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Cyclist Dies of Wounds after SUV Driver Hits Him — 22nd This Year

The crash scene, from the driver’s perspective. Photo: Google

Police are, once again, blaming the victim of a fatal bicycle crash for his own death.

Juan Tiu-Caxaj, 22, was struck by the driver of a unspecified car on Saturday, Nov. 7 at 1 a.m. as he cycled north on Autumn Avenue, police said on Sunday. The driver was headed westbound on Fulton Street, but, according to police, Tiu-Caxaj "entered the intersection without stopping at the stop sign."

It is unclear how police determined that. The driver remained on the scene and may, in fact, be the lone witness to the crash.

Tiu-Caxaj was taken to Jamaica Medical Center with head trauma and died on Nov. 14, police said. The Collision Investigation Squad is continuing to investigate, police added. Tiu-Caxaj is the 22nd cyclist to die so far this year, a number that puts the city on pace for a repeat of last year's bloodiest year for cyclists, when 29 died.

The NYPD announced the latest death on World Day of Remembrance for Road Violence Victims, which honors those who have been killed by drivers and because of poorly designed roads worldwide. In New York, activists with Families for Safe Streets will gather at noon at City Hall for a memorial event.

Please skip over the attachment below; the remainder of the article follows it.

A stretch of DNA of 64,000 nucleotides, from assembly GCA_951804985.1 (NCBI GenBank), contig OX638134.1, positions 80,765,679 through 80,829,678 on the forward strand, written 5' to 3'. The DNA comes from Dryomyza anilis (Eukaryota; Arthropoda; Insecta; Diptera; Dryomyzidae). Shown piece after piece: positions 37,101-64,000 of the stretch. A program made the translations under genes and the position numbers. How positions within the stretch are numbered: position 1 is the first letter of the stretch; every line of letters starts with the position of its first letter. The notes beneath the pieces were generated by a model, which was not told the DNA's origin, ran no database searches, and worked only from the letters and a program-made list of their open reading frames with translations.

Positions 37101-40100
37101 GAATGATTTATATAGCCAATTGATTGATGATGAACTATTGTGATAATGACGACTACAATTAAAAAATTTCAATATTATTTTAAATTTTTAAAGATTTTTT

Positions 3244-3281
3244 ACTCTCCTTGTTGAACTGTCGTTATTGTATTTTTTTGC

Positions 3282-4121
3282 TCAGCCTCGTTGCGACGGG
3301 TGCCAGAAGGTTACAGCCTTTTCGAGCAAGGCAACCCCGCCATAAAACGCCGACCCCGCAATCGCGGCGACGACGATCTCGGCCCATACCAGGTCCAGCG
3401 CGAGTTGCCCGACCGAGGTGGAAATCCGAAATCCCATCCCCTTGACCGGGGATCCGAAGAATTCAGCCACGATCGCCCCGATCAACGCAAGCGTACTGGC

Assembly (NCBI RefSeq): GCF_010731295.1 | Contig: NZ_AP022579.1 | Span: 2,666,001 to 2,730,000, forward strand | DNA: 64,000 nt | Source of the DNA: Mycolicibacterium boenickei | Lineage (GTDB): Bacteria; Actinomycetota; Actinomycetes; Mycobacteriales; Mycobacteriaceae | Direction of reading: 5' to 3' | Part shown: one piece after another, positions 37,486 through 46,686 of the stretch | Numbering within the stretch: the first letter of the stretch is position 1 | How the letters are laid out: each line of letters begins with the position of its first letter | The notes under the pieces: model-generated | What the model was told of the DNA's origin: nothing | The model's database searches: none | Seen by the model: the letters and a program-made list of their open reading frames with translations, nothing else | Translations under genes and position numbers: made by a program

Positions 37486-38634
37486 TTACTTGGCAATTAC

Tiu-Caxaj's death was announced on the same day that police reported the death of a Bronx pedestrian. Sonia Sotomayor, 58, was killed by a driver near the intersection of East 180th Street and Southern Boulevard on Saturday at around 7 p.m.

Police released no details except that the driver remained on the scene and was not charged.

Transportation Alternatives Executive Director Danny Harris called both deaths eminently "preventable."

"With more than 210 people killed in traffic violence so far, 2020 is projected to have the most traffic deaths of any year during Mayor de Blasio’s time in office," Harris said, adding that both crashes "occurred in parts of the city neglected during Mayor de Blasio’s tenure and Vision Zero program."

"The location in East New York is a Vision Zero Priority Area, [but] the area lacks the type of protected bike lane infrastructure that has been proven to save lives elsewhere in the city," Harris said, pointing out that eight of the 22 cyclist fatalities this year occurred in the Bronx. "Yet only three percent of the city’s total protected bike lane mileage is in the Bronx, compared to about 50 percent in Manhattan."

Harris added:

Rather than fight to save human lives and reverse two years of growing deaths from traffic violence, the mayor has slashed the budgets for life-saving programs like Vision Zero, the Green Wave Plan and delayed the roll-out of the Dangerous Vehicle Abatement Program and the Streets Master Plan. Instead of doing more to save lives, Mayor de Blasio is doing less.

The Department of Transportation is capable of delivering safe streets, but without mayoral leadership that prioritizes human life over the convenience of drivers, New Yorkers will continue to die from traffic violence.

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